mobilization briefs
March 21, 2023

Mobilization in Russia for Mar. 19–20, 2023 CIT volunteer summary 

The Russian Ministry of Defense plans to launch a pilot project aimed at dealing with post-traumatic stress disorder syndrome among servicemen fighting in Ukraine. Upon achieving positive results, the program can be extended to all officers participating in the armed conflict. It is offered that servicemen with PTSD are temporarily transferred to the rear zone in the Rostov region.

In Russia's regions, draft notices continue to be issued. It is reported that draft notices will be distributed en masse to residents of the Orenburg region. The regional military commissariat [enlistment office] explained that draft notices are mailed to fix errors that were identified during mobilization in the fall of 2022. Now it is allegedly required to update the electronic database: "We ask citizens not to worry: this is not a new wave of mobilization, you are summoned by a draft notice to a military commissariat only for the data check-up," explained the military commissar Dmitry Kileyev. At the same time, the military commissar of the Yaroslavl region Igor Gostev said that in order to check the registration data of citizens who are subject to conscription or who are in reserve, the mailing of draft notices is not provided. Instead, according to him, "information is sent to the military enlistment office through the official portal of government services or is checked by phone."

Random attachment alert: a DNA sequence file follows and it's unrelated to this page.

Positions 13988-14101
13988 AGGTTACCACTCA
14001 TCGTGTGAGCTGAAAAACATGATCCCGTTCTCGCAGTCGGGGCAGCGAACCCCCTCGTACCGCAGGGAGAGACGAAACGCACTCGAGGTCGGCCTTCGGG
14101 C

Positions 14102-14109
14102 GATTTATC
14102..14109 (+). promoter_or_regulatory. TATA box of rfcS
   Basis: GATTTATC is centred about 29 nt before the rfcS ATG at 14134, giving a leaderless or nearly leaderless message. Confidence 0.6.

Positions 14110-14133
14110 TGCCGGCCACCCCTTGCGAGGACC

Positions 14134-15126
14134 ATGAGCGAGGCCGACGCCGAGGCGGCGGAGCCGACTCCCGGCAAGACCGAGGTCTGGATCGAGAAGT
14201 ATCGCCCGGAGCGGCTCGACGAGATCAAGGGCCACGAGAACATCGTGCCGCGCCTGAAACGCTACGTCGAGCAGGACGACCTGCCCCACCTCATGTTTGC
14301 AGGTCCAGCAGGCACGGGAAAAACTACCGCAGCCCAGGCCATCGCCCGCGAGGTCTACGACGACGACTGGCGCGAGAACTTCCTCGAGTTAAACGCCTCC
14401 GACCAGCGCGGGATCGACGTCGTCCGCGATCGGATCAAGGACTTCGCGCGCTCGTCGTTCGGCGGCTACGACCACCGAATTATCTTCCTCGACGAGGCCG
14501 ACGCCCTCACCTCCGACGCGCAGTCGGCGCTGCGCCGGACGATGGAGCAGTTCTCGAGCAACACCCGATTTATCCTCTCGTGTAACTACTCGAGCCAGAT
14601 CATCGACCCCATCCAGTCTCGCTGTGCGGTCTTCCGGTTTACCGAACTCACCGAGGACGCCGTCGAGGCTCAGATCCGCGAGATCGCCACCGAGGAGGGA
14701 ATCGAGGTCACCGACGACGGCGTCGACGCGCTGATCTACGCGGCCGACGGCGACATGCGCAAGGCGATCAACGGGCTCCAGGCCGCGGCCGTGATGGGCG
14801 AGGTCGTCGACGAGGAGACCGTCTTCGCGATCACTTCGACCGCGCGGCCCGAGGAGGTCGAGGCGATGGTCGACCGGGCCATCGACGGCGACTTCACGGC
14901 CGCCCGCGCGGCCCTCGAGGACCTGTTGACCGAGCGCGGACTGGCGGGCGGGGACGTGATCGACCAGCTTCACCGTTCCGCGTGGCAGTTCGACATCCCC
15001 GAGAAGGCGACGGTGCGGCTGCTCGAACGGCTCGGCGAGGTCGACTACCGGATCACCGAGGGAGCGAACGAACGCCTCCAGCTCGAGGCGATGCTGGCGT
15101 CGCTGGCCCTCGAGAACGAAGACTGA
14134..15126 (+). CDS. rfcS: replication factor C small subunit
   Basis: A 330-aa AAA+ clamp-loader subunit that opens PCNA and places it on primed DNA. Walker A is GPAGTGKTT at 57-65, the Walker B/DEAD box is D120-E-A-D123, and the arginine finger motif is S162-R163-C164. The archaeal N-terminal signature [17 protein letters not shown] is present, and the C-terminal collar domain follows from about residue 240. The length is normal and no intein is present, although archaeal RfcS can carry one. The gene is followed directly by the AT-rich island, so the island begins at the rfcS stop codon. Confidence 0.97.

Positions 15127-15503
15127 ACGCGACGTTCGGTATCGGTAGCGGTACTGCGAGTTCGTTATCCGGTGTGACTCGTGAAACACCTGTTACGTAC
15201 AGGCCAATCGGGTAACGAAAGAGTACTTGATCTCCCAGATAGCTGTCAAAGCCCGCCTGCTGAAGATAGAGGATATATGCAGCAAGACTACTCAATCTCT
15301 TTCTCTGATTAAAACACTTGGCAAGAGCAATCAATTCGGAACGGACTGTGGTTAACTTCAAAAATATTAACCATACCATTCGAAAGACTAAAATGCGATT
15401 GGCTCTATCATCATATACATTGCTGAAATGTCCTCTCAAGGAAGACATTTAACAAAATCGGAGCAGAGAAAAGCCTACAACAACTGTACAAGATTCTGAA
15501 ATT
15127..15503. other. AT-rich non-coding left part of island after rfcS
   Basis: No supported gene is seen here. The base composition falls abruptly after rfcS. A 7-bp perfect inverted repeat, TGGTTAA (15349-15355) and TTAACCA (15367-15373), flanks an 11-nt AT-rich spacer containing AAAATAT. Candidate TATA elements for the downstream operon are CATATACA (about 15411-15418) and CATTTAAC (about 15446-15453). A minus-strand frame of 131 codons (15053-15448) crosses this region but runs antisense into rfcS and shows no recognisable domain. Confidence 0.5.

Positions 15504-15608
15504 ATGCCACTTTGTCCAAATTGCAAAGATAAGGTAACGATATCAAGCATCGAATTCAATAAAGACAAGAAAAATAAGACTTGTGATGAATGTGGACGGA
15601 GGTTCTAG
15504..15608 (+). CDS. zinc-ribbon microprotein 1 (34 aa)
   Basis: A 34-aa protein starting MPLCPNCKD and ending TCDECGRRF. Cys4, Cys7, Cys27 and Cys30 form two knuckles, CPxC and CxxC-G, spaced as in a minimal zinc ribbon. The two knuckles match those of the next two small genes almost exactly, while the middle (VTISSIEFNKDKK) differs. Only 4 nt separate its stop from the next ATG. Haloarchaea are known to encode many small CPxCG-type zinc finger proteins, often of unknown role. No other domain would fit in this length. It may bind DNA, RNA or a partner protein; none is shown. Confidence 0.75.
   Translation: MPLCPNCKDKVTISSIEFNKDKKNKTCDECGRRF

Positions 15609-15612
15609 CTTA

The military commissariat of Nizhny Tagil collects data on employees of private enterprises. The city's military commissar sends requests to the HR departments of local companies. Companies are required to provide copies of military IDs for all male employees who are under 50 years of age. A fine of 150,000 rubles is imposed on the company for failing to provide this information.

In Yekaterinburg, students are being summoned to military commissariats. A young man found a letter in his mailbox requiring him to report to a military commissariat on Mar. 23 for a military service register data check-up. The letter states that "attendance is strictly compulsory." The military commissariat confirmed the authenticity of the letter: "Military service register data check-up is taking place in preparation for the spring conscription campaign."

Graduates of the Moscow Aviation Institute, when receiving a diploma, are forced to sign a draft notice to report to an enlistment office. One of the students, who had already gone to the enlistment office on such a notice, said that there they tried to recruit him for contract service. The institute administration stated that the notices were handed over to students whose deferment from conscription had ended.

Draft notices started to be distributed in technical schools of Chuvashia [Russia’s constituent republic]. Representatives of an enlistment office raided technical schools and colleges during school hours to distribute draft notices to all male students to report to the enlistment office for “data check-up” on April 27. One of the students, on condition of anonymity, told the Syerditaya Chuvashia [Angry Chuvashia] Telegram channel that he refused to sign anything. The representatives started threatening him with drawing up a formal note of refusal but left after a short argument, and no consequences followed.

In anticipation of the spring conscription, the Military Ombudsman project answers popular questions about the rights of school students.

The Ministry of Defense of Russia demonstrates footage of the training of mobilized military personnel "in the rear area of the special operation," as well as sending mobilized military personnel "on scheduled vacations."